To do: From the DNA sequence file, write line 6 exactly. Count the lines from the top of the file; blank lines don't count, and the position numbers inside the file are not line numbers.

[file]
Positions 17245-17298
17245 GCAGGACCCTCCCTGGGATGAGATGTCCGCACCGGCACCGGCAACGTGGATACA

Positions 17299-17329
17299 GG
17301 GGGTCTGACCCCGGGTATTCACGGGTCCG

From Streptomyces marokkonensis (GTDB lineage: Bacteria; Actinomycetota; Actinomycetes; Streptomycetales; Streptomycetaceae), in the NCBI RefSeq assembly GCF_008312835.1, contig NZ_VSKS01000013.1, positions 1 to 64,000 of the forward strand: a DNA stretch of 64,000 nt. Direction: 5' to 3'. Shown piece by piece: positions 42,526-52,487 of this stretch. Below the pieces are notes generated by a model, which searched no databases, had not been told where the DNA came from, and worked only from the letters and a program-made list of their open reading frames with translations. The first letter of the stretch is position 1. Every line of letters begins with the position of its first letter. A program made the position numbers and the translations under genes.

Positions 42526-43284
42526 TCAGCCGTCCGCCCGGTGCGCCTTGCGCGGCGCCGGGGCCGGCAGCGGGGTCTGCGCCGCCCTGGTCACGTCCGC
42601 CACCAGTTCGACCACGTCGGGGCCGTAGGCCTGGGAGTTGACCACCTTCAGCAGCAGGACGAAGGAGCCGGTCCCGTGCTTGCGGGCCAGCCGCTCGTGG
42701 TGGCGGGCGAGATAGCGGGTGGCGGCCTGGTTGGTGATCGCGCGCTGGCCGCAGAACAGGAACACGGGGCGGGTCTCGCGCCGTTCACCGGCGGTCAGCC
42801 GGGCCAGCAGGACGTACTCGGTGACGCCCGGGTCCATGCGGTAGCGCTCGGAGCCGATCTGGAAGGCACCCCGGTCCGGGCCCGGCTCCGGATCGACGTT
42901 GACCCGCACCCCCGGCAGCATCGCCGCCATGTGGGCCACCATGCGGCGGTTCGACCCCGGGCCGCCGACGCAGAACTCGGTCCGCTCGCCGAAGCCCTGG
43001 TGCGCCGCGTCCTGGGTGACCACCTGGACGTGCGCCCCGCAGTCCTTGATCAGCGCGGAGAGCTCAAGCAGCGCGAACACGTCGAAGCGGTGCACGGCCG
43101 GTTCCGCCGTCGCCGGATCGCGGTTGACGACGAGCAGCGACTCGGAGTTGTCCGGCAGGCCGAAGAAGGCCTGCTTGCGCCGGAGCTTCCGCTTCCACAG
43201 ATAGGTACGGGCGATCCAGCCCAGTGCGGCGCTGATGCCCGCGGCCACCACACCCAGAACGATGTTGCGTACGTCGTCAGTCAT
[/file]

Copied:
From Streptomyces marokkonensis (GTDB lineage: Bacteria; Actinomycetota; Actinomycetes; Streptomycetales; Streptomycetaceae), in the NCBI RefSeq assembly GCF_008312835.1, contig NZ_VSKS01000013.1, positions 1 to 64,000 of the forward strand: a DNA stretch of 64,000 nt. Direction: 5' to 3'. Shown piece by piece: positions 42,526-52,487 of this stretch. Below the pieces are notes generated by a model, which searched no databases, had not been told where the DNA came from, and worked only from the letters and a program-made list of their open reading frames with translations. The first letter of the stretch is position 1. Every line of letters begins with the position of its first letter. A program made the position numbers and the translations under genes.